Patrick Lamson-Hall is an urban planner and a research scholar at the NYU Marron Institute of Urban Management. His research is focused on forecasting global urban growth, with a main goal of developing downscaled maps of future urban development for 200 global cities through 2050, using publicly available input data. His research and his planning practice are dedicated to addressing urban growth proactively and pragmatically in developing countries by providing simple tools for policymakers. His work has been published in the journals Buildings and Cities, Urban Studies, and Sustainability. He is an author of the Atlas of Urban Expansion: 2016 Edition, a groundbreaking and original study of the dynamics of global urban growth in 200 cities. He manages the India Urban Expansion Observatory, a 10-person satellite imagery research facility located in Mumbai, India and is a visiting scholar at the IDFC Institute in Mumbai.
He has supported urban expansion planning on the ground in developing countries as the New York-based coordinator of the Ethiopia Urban Expansion Initiative, a project to implement long-term spatial plans in 18 Ethiopian cities and as the coordinator of the Cities and Migration urban expansion programme of the Cities Alliance. He is also interested in urban planning for climate resilience and from 2018 - 2020 was the coordinator of the Climate Smart Cities: Grenada program, a collaboration with the Green Climate Fund to build climate resilience in the urban centers of small island developing states. He is the principal and founder of Fitted Projects, an urban planning and design consultancy for charter cities and special economic zones, which has supported new urban development projects on the ground in Latin America.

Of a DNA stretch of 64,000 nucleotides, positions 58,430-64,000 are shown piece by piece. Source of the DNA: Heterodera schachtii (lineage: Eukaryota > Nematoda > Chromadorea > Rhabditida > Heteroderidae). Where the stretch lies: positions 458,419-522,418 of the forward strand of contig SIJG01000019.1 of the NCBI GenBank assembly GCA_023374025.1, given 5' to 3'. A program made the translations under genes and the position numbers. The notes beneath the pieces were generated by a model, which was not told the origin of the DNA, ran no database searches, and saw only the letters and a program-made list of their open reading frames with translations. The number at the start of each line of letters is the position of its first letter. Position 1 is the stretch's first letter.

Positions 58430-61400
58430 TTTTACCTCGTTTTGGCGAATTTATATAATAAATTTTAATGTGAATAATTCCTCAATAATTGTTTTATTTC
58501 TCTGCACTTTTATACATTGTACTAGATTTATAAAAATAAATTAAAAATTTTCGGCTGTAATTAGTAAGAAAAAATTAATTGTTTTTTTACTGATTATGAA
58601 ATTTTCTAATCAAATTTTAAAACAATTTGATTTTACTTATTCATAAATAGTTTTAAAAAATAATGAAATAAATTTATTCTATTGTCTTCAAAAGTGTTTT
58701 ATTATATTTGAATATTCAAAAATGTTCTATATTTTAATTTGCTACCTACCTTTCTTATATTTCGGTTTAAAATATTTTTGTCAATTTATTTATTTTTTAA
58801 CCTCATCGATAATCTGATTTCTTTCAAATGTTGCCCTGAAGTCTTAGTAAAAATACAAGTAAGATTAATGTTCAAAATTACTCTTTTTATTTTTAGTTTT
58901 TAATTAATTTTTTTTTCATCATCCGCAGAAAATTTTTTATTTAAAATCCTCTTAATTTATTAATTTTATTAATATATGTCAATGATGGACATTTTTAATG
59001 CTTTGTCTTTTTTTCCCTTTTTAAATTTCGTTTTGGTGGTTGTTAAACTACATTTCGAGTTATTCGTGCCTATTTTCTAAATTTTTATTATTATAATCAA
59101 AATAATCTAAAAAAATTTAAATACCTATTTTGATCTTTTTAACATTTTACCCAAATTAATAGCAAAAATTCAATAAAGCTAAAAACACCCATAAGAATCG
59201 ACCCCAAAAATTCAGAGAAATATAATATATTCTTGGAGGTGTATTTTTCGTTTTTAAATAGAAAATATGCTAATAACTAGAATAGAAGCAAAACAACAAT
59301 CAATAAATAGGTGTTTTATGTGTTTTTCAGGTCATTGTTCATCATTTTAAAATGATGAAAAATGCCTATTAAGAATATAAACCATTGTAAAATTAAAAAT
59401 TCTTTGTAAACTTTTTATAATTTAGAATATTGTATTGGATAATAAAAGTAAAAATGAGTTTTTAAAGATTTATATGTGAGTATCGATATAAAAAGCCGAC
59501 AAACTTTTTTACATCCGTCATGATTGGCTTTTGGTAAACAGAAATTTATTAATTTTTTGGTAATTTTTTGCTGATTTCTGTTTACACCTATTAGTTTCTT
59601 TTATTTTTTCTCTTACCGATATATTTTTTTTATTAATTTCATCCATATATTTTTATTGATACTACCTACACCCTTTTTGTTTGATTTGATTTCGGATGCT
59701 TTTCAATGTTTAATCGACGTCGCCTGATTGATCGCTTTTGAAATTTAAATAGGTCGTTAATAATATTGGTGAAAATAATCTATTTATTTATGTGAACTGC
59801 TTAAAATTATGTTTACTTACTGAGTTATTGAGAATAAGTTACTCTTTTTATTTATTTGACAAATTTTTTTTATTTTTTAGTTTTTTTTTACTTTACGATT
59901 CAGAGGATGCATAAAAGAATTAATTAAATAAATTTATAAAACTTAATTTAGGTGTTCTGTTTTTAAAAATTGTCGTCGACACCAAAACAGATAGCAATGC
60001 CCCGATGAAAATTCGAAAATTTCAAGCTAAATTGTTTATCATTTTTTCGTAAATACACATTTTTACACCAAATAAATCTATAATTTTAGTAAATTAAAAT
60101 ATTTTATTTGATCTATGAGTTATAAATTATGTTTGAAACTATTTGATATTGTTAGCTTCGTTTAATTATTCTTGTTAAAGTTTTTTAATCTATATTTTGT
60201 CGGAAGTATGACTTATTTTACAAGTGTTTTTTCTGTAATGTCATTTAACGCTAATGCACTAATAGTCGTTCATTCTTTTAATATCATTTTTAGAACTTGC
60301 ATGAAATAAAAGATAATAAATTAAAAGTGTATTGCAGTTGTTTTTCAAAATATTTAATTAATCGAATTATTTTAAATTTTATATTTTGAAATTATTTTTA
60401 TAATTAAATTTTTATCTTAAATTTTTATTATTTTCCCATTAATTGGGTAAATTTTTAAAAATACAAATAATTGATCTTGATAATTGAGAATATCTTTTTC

Mr. Lamson-Hall holds a Master’s Degree in Urban Planning from the NYU Wagner School of Public Service and is currently a PhD candidate at the Wagner School. In addition to his work at NYU, he has contributed to the crafting of SDG 11.3.1 as an expert urban planner, has collaborated with UN-Habitat on the writing of a methodology for the measurement of public open space for SDG 11.7.1, and has developed new techniques for the evaluation of cities from space using high-resolution satellite imagery. His work on historical urban densities is featured in the permanent exhibit of the Museum of the City of New York, and his research has been published in the Economist and National Geographic. He is from Eugene, Oregon and lives in Newark, New Jersey.